Sorry I haven't been around much but family medical issues and such... The Republicans didn't do quite as well as expected (including by me) in the Senate. Here are some thoughts:
Nevada - The line coming from the Weekly Standard and National Review is that Nevada shows that candidates matter. That is true, but what does it mean? One of Sharron Angle's problems was that she had a way explaining conservative positions in a way that put them in a bad light, and she made at least one statement that was either obnoxious or a threat of sedition depending on how charitably you want to interpret it. I think an even bigger problem than her more famous quotes is that she is a rightworld provincial. She seemed very uncomfortable talking to any audience that she wasn't sure was friendly. If you can find the videos, check out her appearance on FOX and Friends and then her thirty minute interview with one of the Nevada television stations. She exuded anxiety in front of skeptical or indifferent audiences. That is probably not uncommon among the general population (I don't think that I would have done better) but such on-the-surface social anxiety is an unfortunate quality in a Senate candidate in a tough race who depends on winning over swing voters. Her combination of social anxiety and inability to translate her worldview to people who don't share her political assumptions is symbolized by her talk to a group of Latino students. She pathetically tried to form a rapport by showing that she is so unbigoted that she thought some of them looked like Asians and that one time somebody thought she was Asian.
Pennsylvania - This was as close to an even fight as you were going to get. Pat Toomey is an excellent candidate. Every principled conservative who is aspiring to office in a mixed constituency should read this profile explaining how Toomey crafted a persona and message designed to win over blue collar urban and suburban white persuadables. He isn't perfect, and his coalition might need updating, but conservatives can't hope for much better than Toomey. Joe Sestak is a principled, articulate, tough and very likeable liberal. The state leans Democratic but the national environment favored the Republicans. The closeness of Toomey's win is disturbing. Toomey's appeal is geared toward Reagan Democrats. Those Democrats (plus Republicans of course) were enough to win for most of the last thirty years. The Republican coalition is going to have to expand to win over some post-Obama Democrats. Be that as it may, a lot of Republicans have a lot to learn from Toomey.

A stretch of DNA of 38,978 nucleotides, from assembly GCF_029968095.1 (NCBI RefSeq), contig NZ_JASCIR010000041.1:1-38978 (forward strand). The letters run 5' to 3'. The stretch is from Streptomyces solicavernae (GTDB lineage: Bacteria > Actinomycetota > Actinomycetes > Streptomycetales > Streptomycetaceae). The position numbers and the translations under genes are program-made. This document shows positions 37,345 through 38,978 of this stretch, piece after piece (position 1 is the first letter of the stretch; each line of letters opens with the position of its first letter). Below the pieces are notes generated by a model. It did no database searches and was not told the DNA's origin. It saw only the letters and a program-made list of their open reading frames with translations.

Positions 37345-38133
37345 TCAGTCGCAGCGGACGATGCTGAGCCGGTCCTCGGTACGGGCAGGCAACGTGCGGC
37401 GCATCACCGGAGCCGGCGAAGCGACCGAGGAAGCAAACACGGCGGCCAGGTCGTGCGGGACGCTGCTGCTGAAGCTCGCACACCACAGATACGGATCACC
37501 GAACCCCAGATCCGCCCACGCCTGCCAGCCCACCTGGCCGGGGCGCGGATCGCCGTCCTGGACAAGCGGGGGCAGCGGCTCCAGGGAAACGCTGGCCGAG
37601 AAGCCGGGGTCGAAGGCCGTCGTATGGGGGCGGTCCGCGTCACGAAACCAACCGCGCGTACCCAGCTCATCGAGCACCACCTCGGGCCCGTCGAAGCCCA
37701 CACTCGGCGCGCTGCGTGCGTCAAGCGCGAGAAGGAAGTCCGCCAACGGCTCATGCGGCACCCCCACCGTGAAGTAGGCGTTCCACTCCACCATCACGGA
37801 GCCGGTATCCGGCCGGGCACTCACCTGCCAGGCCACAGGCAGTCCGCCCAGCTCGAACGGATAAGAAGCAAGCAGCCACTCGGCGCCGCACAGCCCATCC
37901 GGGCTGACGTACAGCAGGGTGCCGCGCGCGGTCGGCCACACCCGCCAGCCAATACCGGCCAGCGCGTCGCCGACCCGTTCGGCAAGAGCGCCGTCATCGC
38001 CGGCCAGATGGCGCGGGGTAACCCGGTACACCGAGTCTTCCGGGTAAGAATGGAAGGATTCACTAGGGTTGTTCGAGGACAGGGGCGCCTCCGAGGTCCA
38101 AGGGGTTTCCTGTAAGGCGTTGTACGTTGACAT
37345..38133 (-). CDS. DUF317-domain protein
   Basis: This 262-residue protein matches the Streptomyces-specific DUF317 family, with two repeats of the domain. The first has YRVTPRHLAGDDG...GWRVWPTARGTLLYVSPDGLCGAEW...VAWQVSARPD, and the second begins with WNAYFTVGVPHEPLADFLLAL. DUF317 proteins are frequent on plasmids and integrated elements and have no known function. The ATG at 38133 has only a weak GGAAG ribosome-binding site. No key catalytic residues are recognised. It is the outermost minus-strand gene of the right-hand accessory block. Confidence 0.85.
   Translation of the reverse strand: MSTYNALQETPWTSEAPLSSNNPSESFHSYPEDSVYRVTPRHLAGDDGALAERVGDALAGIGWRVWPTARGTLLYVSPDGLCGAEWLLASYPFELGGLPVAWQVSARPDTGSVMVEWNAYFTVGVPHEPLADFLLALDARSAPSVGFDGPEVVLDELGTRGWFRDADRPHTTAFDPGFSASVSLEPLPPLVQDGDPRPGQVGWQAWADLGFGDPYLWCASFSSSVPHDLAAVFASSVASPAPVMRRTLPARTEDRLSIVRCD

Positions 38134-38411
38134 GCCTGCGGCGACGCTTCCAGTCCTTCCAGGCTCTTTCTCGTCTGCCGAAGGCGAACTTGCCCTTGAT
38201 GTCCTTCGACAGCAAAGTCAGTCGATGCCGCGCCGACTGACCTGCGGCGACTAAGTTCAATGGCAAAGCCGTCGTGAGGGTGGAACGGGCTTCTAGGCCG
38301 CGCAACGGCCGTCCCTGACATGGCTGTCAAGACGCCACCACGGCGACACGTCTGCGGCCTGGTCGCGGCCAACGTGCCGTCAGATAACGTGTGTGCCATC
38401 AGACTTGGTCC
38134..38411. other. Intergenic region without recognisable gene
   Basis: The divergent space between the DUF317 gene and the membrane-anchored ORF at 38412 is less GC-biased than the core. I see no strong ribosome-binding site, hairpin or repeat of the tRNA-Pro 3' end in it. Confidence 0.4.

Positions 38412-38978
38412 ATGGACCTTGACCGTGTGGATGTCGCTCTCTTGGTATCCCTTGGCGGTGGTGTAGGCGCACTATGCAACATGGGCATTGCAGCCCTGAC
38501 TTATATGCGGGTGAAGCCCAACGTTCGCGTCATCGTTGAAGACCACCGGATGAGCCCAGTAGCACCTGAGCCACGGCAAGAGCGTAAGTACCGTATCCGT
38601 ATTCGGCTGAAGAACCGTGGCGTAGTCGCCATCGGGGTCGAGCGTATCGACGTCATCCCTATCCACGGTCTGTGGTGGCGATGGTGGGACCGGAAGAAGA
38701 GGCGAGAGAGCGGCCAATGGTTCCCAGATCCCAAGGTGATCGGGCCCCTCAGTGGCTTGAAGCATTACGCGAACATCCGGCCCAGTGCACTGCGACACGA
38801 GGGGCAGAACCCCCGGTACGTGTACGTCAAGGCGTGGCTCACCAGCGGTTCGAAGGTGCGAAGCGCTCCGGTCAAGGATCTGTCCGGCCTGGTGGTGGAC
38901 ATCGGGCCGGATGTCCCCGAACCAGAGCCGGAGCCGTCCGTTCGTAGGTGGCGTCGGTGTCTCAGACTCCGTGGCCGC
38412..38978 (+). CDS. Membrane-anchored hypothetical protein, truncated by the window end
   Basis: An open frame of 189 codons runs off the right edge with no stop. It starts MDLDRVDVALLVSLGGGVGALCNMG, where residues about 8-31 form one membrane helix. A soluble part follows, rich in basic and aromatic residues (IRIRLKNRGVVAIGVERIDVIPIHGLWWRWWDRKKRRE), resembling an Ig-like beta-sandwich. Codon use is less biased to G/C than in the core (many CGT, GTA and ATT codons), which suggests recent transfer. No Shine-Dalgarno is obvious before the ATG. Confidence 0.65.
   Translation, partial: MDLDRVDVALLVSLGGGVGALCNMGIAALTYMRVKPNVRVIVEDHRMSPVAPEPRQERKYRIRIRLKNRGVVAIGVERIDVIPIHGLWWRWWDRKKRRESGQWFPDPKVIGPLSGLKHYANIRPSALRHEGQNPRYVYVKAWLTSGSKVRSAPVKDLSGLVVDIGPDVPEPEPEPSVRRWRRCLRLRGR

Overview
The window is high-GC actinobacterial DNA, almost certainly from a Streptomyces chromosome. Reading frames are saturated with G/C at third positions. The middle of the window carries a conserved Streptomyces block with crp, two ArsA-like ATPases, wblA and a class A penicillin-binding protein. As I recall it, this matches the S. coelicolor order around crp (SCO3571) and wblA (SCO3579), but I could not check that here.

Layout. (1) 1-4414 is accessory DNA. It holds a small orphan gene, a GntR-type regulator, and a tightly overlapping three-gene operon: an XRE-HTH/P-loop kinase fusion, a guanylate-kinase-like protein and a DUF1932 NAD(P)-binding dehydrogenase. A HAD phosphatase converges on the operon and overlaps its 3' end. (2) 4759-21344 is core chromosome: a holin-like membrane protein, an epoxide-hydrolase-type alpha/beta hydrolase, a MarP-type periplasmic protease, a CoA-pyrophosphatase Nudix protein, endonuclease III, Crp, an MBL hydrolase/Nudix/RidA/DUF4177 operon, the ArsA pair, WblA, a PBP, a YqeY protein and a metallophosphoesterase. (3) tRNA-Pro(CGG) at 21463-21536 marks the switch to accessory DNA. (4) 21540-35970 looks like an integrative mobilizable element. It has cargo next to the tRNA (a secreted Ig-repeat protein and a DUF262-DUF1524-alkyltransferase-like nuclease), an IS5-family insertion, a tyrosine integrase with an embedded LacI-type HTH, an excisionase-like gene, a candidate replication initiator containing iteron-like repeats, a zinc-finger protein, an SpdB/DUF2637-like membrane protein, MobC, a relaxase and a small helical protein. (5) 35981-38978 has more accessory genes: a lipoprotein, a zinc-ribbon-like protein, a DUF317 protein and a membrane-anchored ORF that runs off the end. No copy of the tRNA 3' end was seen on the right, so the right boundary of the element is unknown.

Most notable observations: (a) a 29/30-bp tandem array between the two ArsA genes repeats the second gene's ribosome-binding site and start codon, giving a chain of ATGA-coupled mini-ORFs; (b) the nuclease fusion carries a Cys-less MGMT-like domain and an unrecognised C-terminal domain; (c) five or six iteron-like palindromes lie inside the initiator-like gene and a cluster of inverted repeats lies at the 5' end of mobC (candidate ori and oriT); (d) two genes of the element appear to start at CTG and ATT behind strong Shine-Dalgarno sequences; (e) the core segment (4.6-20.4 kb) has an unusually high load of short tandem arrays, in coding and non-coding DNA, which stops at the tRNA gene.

Colorado - See Nevada. Buck wasn't too extreme exactly. He was no less conservative than Rubio or Toomey (well maybe Toomey a little on abortion.) The problem was he couldn't effectively deal with having his ideas cross-examined. This isn't the same thing as being inarticulate. I suspect Buck is very articulate in expressing the depths of his beliefs to people who share his views. The problem is in explaining those views to those not already on your side and then explaining away the misrepresentations of the opposition. Conservative candidates need to master pithy responses to the most effective liberal jabs and seem comfortable in doing so. Some of being able to do that is talent, but a lot of it is preparation. One of the reasons Reagan was so persuasive was that he pitched his message to appeal to (but not only to) FDR-loving Democrats and then practiced and practiced and practiced. I get the feeling that Buck and Angle have spent too much time in a conservative bubble and had little practice in winning over nonconservatives in elections where the relationship between ideology and policy was important.